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Jeff Liker

Dan Jones: Who struggles more with lean

By Jeff Liker, - Last updated: Saturday, June 25, 2011 - Save & Share - Leave a comment

I remember two distinguished CEOs from the auto industry telling me that it was impossible to get their sales and marketing people to go lean. Although my colleague Dave Brunt and I have never given up this quest they have a point. In our experience the hardest people to convince are those whose natural temperament is doing deals, the traders and negotiators who are always looking forward to the next deal and have no patience for the discipline involved in improving processes. Although Dave has had some extraordinary success with what are now some of the best Toyota dealers, it has been a long road to get others to follow.

However these natural and impatient wheelers and dealers are not just found in the auto industry, you can find them in many places, including at the top of banks and branded consumer goods firms. However difficult it is to attract their attention in my experience if you can show them the potential opportunities for incased sales from meeting every order on time and in full or by faster response to consumer service enquiries or by getting new products to market faster they will listen with interest. They may be sceptical until you can prove it really can be done but if you succeed they will go with it.

The second obstacle after temperament is where the context is not conducive, usually where firms or whole industries are making so much money there is no real need for lean. If they do become interested in lean because it is now a good thing to be seen to be doing it they are likely to throw almost too much money at their lean programme. While programmes to engage staff in improving their work are a good thing, it is very different matter developing the deep problem solving skills necessary to make these improvements add up along the end-to-end value stream to generate lasting results. A shared challenge to improve their fortunes is a great driver. But again if you have a leader with the right vision it is not impossible to make lean successful in this environment.

The other context that looks impossible is the public sector. However over the last two years I have seen a complete turnaround in attitudes across the public sector in the UK as the economic crisis began to squeeze budgets by up to 20%. What is striking is that staff realise that lean can help them continue to deliver their services to the public even if their budgets are being cut. They are also tax payees and if the workforce is dealt with in the right way they will go along with it. The UK government is soon going to publish it’s continuous improvement strategy for the whole of central government – the beginning of a very interesting journey.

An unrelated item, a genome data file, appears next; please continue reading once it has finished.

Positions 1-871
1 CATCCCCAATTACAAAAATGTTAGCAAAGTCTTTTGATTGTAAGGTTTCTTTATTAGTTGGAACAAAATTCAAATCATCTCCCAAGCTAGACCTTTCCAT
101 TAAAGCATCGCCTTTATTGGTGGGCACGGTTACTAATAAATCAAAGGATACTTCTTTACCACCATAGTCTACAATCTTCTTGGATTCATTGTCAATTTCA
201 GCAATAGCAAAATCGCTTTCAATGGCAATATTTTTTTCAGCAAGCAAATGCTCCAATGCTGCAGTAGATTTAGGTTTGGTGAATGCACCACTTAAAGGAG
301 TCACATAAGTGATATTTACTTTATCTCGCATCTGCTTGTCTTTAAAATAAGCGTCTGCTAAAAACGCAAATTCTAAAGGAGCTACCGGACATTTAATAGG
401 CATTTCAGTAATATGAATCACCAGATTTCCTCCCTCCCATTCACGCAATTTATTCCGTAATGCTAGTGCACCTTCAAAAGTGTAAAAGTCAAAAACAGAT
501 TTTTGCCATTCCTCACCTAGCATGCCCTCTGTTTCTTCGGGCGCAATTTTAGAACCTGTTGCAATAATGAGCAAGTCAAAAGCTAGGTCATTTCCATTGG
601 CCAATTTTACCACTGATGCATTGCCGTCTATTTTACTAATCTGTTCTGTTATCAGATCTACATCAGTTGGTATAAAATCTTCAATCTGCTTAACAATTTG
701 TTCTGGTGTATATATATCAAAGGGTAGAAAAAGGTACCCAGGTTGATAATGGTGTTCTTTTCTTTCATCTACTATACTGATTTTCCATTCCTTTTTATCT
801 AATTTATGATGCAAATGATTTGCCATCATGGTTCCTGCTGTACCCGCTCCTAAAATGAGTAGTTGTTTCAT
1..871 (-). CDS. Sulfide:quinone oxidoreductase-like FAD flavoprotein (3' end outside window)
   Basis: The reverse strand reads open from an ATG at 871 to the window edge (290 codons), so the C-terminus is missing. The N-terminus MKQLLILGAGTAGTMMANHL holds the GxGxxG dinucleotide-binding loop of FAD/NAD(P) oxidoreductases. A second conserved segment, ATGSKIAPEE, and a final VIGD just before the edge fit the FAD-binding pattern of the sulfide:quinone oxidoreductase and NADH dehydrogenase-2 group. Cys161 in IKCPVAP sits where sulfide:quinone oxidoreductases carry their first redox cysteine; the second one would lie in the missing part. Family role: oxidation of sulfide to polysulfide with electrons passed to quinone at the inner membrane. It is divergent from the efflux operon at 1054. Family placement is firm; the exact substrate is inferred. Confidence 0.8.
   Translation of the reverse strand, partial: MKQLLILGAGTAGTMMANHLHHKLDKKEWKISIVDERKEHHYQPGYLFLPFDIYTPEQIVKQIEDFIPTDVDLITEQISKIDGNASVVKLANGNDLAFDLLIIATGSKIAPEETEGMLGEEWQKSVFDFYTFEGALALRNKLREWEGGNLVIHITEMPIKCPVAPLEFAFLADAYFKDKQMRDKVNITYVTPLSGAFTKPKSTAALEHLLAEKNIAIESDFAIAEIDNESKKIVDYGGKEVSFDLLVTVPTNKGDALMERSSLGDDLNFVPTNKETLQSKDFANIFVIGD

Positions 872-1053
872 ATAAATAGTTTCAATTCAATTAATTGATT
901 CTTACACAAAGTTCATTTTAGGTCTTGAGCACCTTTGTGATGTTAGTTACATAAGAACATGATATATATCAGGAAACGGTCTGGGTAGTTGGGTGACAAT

The final obstacle to doing lean are the circumstances – usually where individuals find it almost impossible to see the impact of what they do on the rest of the end-to-end value stream they are part of. The classic example is in healthcare, where everyone only sees the room they are working in and no one is responsible for the patient journey through the hospital. However in my experience the doctors and nurses are not the problem, they quickly understand the point of using the same scientific method to diagnose and treat organisational problems that they are very aware of as they use for diagnosing and tearing patients. Their usual reaction is why have we not been doing this before!

The problem, at least in UK hospitals but elsewhere as well, is that managers are caught up in endless meetings so they do not have time to go to the Gemba and problems never get fixed. However if you can help them see the entire patient journey and the deep causes of the variation that causes the overburden and waste then rapid progress ca be made. But this entails lifting our sights beyond point improvement activities. I have no doubt that as healthcare budgets worldwide continue to be squeezed this will prompt more and more healthcare organisations to do this in the years ahead.

One lesson from the TWI programme that John Shook is always reminding us of the adage “if the pupil has not learnt, then the teacher has not taught.” This is so true and whenever I face setbacks and experiments I am involved in do not work I take this is a signal to dig a little deeper to discover the real root causes of the problem, which are not always immediately visible. I do not share the pessimism of other pundits who pronounce on why lean will never work or why lean fails, but then maybe I am just a natural optimist and never give up.

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